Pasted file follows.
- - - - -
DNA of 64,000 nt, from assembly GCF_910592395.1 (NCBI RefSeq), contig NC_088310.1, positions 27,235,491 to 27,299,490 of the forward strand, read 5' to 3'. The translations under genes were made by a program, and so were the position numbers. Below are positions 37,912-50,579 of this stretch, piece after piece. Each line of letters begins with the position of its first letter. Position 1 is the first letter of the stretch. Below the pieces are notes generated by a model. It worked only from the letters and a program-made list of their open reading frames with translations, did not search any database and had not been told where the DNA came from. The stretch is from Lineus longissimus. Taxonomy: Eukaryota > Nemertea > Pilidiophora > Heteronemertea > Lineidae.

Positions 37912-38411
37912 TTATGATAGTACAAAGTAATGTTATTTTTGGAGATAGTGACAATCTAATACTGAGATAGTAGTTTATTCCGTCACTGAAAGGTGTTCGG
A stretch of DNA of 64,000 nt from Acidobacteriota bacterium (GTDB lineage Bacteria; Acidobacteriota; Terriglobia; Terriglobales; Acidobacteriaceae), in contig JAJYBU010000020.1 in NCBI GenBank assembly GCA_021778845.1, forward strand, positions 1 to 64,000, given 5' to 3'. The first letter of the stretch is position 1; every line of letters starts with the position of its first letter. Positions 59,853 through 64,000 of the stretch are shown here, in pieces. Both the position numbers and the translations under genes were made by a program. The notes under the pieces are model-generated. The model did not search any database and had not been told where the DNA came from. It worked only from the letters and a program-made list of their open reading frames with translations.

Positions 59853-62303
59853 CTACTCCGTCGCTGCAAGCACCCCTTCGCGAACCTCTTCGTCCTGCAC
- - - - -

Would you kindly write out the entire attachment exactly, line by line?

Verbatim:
DNA of 64,000 nt, from assembly GCF_910592395.1 (NCBI RefSeq), contig NC_088310.1, positions 27,235,491 to 27,299,490 of the forward strand, read 5' to 3'. The translations under genes were made by a program, and so were the position numbers. Below are positions 37,912-50,579 of this stretch, piece after piece. Each line of letters begins with the position of its first letter. Position 1 is the first letter of the stretch. Below the pieces are notes generated by a model. It worked only from the letters and a program-made list of their open reading frames with translations, did not search any database and had not been told where the DNA came from. The stretch is from Lineus longissimus. Taxonomy: Eukaryota > Nemertea > Pilidiophora > Heteronemertea > Lineidae.

Positions 37912-38411
37912 TTATGATAGTACAAAGTAATGTTATTTTTGGAGATAGTGACAATCTAATACTGAGATAGTAGTTTATTCCGTCACTGAAAGGTGTTCGG
A stretch of DNA of 64,000 nt from Acidobacteriota bacterium (GTDB lineage Bacteria; Acidobacteriota; Terriglobia; Terriglobales; Acidobacteriaceae), in contig JAJYBU010000020.1 in NCBI GenBank assembly GCA_021778845.1, forward strand, positions 1 to 64,000, given 5' to 3'. The first letter of the stretch is position 1; every line of letters starts with the position of its first letter. Positions 59,853 through 64,000 of the stretch are shown here, in pieces. Both the position numbers and the translations under genes were made by a program. The notes under the pieces are model-generated. The model did not search any database and had not been told where the DNA came from. It worked only from the letters and a program-made list of their open reading frames with translations.

Positions 59853-62303
59853 CTACTCCGTCGCTGCAAGCACCCCTTCGCGAACCTCTTCGTCCTGCAC